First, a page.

Maintaining transport: three critical steps to support suppliers


David Green


North America

While sectors such as aviation have suffered significant impacts from COVID-19, the wider transport sector has maintained or implemented actions to sustain performance. Despite passenger movements and demand reducing by over 70 percent, transport infrastructure has both economic and social development benefits – establishing them as ‘critical programmes’. Due to this status, transport programmes are considered investment and worker priorities for government agencies.

Across our rail portfolio we have seen three positive action areas which have focused on protecting the programmes and their respective supply chains. These actions also focus on delivering the maximum possible within original funding envelopes – ultimately to realise full customer outcomes.

Taking positive action

1. Protecting the capital plan and its team

Light rail and metro programmes have felt significant impacts through the immediate drop of passenger numbers. As these programmes are often self-funded many capital projects have been re-assessed and the portfolio re-prioritised as fare-based revenue reduces due to lockdown guidelines. To protect the overall objectives of the capital plan and its benefits, clients are focusing on getting ‘shovel ready’ and shifting capabilities and key resources into projects in early phases to accelerate the overall programme. This approach not only protects critical resources and skills within the organisation, it also accelerates the overall programme of work – presenting broader opportunities once funding streams and working arrangements reopen.

2. Protecting the programme delivery envelope

Delivery productivity has been adversely impacted through changes in working arrangements as well as the need to close sites. Typically the impact of such events has immediate impacts on the delivery budget, creating a project overspend and resulting in a significant number of contract change events. To minimise these impacts, various methods are being deployed:

  • The centralising of all contractual matters relating to COVID-19 impacts: Creating an efficient operation to capture all contractual issues, standard modes of communicating and a consistent approach to resolving these matters which maintains collaboration between the parties. This approach has, in some cases, seen the creation of a specific cost breakdown element within the finance systems to provide full visibility of the pandemic on the organisation and broader funding bodies.
  • Below the line reporting: The event and its subsequent impact on the investment budget cannot be attributed to project performance, as such some clients are reporting this impact ‘below the line’, making it fully visible while at the same time not defining this as a project overspend. This approach will negate the need for each project to work through the organisation’s governance process to seek further financial funding due to the impact of the event. This approach allows for clarity on the ‘normal’ management of delivery risks while also ensuring the event does not create a bottleneck in the governance process.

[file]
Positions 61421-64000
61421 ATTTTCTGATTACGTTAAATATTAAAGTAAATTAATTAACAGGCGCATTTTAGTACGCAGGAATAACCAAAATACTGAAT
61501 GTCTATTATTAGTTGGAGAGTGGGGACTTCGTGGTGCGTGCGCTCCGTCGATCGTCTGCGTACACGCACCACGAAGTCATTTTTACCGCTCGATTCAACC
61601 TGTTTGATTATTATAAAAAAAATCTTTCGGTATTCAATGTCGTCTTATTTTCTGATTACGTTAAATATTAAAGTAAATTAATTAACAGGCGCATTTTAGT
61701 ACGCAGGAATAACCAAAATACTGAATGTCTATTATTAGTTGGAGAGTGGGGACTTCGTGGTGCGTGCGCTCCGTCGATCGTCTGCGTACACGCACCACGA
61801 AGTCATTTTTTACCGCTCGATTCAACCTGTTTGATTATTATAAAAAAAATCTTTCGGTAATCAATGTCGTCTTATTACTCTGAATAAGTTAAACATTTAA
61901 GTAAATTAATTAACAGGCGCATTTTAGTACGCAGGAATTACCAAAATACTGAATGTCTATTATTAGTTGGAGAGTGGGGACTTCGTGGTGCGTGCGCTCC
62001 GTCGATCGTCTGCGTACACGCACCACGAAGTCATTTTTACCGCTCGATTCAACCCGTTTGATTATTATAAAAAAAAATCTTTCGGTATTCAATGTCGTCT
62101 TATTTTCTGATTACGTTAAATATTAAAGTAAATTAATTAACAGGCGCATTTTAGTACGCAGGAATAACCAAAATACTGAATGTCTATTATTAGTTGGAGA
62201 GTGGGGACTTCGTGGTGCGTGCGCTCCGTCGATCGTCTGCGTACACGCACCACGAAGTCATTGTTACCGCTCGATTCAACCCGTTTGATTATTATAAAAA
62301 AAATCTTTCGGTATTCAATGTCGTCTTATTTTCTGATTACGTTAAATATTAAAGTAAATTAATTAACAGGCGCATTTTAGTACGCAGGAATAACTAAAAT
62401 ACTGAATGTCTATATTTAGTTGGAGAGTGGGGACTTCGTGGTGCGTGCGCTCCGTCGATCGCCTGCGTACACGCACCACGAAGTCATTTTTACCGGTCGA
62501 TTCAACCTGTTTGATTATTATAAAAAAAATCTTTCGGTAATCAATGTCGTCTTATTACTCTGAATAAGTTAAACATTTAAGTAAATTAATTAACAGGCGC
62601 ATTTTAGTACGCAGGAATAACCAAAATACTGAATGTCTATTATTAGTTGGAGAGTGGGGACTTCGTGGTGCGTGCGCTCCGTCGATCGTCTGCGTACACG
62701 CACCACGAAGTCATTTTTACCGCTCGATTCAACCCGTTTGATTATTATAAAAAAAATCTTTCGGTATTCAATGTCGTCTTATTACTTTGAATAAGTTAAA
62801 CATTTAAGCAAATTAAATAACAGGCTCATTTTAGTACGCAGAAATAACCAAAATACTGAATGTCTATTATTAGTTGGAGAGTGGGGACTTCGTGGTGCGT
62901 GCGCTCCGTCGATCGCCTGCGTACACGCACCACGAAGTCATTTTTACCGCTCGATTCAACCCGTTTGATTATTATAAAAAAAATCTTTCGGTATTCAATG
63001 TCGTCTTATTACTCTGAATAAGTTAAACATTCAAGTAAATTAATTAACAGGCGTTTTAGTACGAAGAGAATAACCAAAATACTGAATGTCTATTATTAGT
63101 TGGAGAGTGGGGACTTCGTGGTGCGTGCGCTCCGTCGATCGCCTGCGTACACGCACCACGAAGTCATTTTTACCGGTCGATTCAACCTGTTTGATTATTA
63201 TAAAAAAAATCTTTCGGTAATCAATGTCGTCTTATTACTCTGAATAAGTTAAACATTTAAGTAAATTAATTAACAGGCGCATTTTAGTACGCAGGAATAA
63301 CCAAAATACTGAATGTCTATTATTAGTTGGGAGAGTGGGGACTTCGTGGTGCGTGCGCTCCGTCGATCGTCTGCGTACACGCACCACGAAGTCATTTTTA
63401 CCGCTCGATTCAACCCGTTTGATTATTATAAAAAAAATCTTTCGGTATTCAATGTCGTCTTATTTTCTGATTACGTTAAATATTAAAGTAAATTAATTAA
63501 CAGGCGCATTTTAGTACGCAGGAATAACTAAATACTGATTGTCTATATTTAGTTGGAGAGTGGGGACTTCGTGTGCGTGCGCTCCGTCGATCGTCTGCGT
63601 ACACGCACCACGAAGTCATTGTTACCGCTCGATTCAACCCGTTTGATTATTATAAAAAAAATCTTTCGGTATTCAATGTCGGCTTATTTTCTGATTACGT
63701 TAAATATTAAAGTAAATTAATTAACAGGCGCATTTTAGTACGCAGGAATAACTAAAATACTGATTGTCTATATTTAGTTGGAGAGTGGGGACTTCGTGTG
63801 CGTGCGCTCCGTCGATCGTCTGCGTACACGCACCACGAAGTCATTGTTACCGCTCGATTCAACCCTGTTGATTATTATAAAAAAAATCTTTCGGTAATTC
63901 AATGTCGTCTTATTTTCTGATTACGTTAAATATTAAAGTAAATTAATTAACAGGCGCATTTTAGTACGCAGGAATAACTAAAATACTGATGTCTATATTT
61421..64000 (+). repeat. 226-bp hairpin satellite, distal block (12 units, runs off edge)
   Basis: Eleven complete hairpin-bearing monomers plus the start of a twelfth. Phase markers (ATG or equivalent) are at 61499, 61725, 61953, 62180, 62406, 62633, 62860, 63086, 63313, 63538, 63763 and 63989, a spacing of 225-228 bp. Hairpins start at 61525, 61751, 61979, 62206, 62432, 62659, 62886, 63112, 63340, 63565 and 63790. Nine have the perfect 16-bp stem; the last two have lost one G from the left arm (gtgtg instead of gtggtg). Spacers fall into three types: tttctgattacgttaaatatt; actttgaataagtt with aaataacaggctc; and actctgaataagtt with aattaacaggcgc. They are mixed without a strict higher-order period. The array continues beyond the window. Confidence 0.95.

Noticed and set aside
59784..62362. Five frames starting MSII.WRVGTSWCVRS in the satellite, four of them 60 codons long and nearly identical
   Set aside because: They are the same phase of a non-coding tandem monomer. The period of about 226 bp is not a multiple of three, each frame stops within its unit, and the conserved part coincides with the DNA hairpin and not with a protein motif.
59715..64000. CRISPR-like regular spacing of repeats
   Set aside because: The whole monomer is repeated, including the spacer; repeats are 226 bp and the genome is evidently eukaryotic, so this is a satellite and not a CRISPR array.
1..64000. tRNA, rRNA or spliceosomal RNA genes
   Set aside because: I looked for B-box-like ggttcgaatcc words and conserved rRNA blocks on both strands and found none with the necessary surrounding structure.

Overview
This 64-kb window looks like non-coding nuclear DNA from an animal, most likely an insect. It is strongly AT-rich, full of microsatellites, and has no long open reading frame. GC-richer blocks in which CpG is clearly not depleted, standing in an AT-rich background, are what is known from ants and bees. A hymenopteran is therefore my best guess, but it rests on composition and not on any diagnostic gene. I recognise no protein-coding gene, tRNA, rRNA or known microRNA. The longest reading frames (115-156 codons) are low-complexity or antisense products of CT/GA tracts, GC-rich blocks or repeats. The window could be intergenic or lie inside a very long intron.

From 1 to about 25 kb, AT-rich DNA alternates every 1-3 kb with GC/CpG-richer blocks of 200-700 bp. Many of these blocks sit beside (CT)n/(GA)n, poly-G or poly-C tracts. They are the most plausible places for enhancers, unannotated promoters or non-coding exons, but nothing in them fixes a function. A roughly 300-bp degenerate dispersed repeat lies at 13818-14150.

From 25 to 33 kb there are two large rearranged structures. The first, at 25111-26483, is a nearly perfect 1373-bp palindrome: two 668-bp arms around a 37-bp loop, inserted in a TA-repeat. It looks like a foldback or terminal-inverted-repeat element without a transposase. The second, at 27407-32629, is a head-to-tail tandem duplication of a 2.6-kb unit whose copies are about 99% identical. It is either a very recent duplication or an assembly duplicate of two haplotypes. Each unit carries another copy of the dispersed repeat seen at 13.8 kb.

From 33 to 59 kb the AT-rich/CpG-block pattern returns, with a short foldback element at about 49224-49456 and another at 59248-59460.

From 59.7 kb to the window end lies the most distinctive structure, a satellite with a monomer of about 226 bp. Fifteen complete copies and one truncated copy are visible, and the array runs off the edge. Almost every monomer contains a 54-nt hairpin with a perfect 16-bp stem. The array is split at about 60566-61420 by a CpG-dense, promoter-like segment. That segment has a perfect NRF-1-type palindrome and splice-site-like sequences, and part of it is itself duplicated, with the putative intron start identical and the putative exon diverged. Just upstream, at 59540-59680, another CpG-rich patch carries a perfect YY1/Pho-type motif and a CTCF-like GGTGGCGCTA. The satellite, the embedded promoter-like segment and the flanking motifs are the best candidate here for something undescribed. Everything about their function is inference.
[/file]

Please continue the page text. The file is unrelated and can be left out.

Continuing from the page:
3. Protecting the supply chain

The resilience of a programmes’ supply chain and its ability to bounce forward quickly will be critical for future success of the organisation and the broader economic recovery. The challenges faced have been unprecedented and the risk of losing corporate commitment and knowledge, key skills and talent have never been more acute. Across the sector we have seen approaches which have included:

  • Engagement of direct suppliers and broader supply chain on an ‘at cost’ arrangement: Protecting the skills and capabilities in readiness for re-mobilisation. This approach is on an ‘open book’ basis with the expectation of a detailed cost assurance exercise post event to provide transparency.
  • Early payments, where clients pay ahead of the curve on a forecast of work to be achieved. This approach ensures the suppliers have healthy cash flow, allowing them the ability to invest and bring forward the skills and innovations the projects will require.
  • Rapid payments: Where invoices are paid as quickly as one day after the invoice is received, further supporting the supply chains ability to convert cash.
  • Contract extensions and direct awards: Where contracts were due to expire we have seen clients extend these arrangements through direct awards or contract extensions which have been fully supported by corporate governance. This retention of skills through this critical period has been seen as key to enabling the rapid mobilisation of projects post COVID-19.

Key conclusions

The rail and transport sector is key in the economic and social recovery post COVID-19. Positively, the sector is finding opportunity amongst the crisis and:

  • Identifying critical skills and projects, prioritising them to maintain activity and keep supply chains active
  • Protecting the programme delivery envelope through more innovative reporting and contract approaches
  • Relaxing contractual conditions on supply chains and flexing payments collaboratively

To maintain this momentum and contribute to economic and infrastructure revival longer term, the transport sector must continue to drive activity, new ways of working and definition of projects as ‘critical’. Working together with supply chains, capital plans will be realised and a sustainable pipeline formed to support communities and infrastructure capital plans post COVID-19.

Further resources

Please visit our COVID-19 response page for all of our resources relating to the impact of COVID-19 on the construction sector.

For further information contact:


David Green